In a similar vein, Brown says that in girls’ communities, there is “a lineage of women that feed into each other,” which is key to the Consortium. She describes its efforts as multigenerational, wherein girls’ mothers, aunts, and grandmothers are “very much a part of this work.”

NoVo Executive Director Pamela Shifman tells us, “We know that girls and women of color are powerful agents in addressing the systemic and structural racism, sexism and other forms of oppression facing communities.” Shifman also noted that the leadership of women and girls of color “has been largely overlooked by philanthropy and is long overdue.”

The Southern Black Girls and Women’s Consortium is also supported by the Appalachian Community Fund (ACF), the Fund for Southern Communities (FSC), and the Black Belt Community Foundation (BBCF). The BBCF, led by President Felecia Lucky, carries out grantmaking in Alabama‘s “Black Belt,” an area named for its rich soil that stretches across the middle of the state from Mississippi to near the Georgia line.

The foundation’s mission is to infuse this region with resources “that make a lasting impact,” with the guiding “idea that those living and working in the Black Belt best [know] the area’s challenges and opportunities.” The emphasis on trusting community members as change-makers resonates with both NoVo’s and the Consortiums’ goals, as does the BBCF’s statement that it values “the strengths of pluralistic communities where economic, racial, and social justice are practiced in a spirit of trust and sincerity.”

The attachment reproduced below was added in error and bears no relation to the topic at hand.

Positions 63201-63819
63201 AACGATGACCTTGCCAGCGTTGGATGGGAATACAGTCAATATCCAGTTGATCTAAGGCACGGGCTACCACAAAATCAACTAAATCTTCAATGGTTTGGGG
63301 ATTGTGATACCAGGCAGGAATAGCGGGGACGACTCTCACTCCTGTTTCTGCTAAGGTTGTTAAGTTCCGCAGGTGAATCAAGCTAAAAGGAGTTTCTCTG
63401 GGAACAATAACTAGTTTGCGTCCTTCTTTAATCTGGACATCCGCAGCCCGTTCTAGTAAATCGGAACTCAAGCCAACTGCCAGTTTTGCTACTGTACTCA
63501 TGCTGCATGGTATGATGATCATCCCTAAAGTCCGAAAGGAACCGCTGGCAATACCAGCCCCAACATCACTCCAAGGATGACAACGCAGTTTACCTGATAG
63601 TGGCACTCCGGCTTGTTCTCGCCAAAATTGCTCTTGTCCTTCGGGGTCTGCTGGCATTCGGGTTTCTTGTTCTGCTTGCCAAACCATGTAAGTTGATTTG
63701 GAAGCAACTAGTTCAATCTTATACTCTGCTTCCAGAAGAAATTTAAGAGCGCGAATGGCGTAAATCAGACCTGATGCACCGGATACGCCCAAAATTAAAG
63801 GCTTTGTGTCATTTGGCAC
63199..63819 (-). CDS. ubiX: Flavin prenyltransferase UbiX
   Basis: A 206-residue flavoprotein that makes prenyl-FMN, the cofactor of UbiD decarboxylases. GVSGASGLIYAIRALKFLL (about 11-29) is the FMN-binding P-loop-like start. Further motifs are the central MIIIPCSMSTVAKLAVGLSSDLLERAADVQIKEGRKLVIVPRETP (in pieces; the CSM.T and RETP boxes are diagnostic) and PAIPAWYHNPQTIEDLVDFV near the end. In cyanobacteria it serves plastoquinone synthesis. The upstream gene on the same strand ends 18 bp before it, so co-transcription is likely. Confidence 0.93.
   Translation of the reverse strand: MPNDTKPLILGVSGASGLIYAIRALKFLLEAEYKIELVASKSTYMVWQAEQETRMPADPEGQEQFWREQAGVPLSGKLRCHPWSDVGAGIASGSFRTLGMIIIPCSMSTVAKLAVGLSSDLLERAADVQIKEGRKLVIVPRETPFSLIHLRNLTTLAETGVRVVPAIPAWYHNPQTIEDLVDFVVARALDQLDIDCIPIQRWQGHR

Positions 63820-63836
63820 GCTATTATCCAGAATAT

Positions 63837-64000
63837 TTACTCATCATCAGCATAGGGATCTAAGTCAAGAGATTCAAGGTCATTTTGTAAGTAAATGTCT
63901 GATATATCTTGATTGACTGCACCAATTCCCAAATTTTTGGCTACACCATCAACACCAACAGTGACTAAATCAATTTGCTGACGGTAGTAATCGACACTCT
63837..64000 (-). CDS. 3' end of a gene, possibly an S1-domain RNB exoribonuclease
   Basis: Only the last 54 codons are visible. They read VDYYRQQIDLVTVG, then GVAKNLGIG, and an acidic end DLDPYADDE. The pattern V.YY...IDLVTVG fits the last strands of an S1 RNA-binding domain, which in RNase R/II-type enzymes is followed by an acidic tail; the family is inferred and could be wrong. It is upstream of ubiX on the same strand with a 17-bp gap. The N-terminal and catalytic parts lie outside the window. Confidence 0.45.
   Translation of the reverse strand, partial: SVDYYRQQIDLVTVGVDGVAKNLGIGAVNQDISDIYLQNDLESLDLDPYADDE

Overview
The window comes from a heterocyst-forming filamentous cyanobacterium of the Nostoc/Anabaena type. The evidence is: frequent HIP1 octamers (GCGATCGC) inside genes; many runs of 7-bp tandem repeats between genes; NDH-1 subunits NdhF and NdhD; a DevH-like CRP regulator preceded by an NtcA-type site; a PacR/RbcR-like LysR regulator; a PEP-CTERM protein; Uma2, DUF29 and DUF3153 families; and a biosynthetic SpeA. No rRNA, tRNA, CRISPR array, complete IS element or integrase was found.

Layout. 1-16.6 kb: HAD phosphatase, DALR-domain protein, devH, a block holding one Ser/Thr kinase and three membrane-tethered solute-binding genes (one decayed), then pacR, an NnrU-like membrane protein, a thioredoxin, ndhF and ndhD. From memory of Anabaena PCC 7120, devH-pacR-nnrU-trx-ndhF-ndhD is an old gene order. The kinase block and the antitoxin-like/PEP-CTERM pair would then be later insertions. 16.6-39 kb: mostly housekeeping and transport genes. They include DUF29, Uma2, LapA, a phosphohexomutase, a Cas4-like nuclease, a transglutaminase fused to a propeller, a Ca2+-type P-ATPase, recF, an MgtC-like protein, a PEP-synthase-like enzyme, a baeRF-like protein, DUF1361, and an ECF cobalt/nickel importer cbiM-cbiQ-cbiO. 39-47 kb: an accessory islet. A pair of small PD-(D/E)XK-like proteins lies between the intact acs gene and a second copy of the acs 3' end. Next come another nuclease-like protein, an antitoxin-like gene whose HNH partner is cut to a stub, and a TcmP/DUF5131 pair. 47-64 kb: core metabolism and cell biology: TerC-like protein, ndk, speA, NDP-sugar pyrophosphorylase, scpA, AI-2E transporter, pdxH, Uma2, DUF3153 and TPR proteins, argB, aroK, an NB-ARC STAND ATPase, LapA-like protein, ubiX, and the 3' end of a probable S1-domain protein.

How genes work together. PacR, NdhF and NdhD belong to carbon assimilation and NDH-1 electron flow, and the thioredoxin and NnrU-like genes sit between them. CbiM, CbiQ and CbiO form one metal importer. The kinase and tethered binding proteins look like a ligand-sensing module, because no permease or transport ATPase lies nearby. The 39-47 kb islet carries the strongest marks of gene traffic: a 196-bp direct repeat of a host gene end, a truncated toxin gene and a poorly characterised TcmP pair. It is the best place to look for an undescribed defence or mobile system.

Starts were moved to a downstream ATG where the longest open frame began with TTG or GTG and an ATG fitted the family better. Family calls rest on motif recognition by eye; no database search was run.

FSC’s work also lines up nicely with the Consortium’s plans.

“In a nutshell, FSC’s mission is to support organizations working to create just and sustainable communities through grant-making,” Executive Director Alice Jenkins says. She thinks the vision of the Consortium “perfectly and directly aligns” with this mission, pointing out that FSC and the Consortium also both seek to support “nontraditional and startup groups working to advance the work initiated by Black girls and women.”

Likewise, Margo Miller, executive director of ACF, sees the partnership with NoVo and the Consortium “as a real opportunity to lift up and bring much-needed resources and attention to rural areas like the Appalachian region in support of the creativity and power of Black girls in the South.”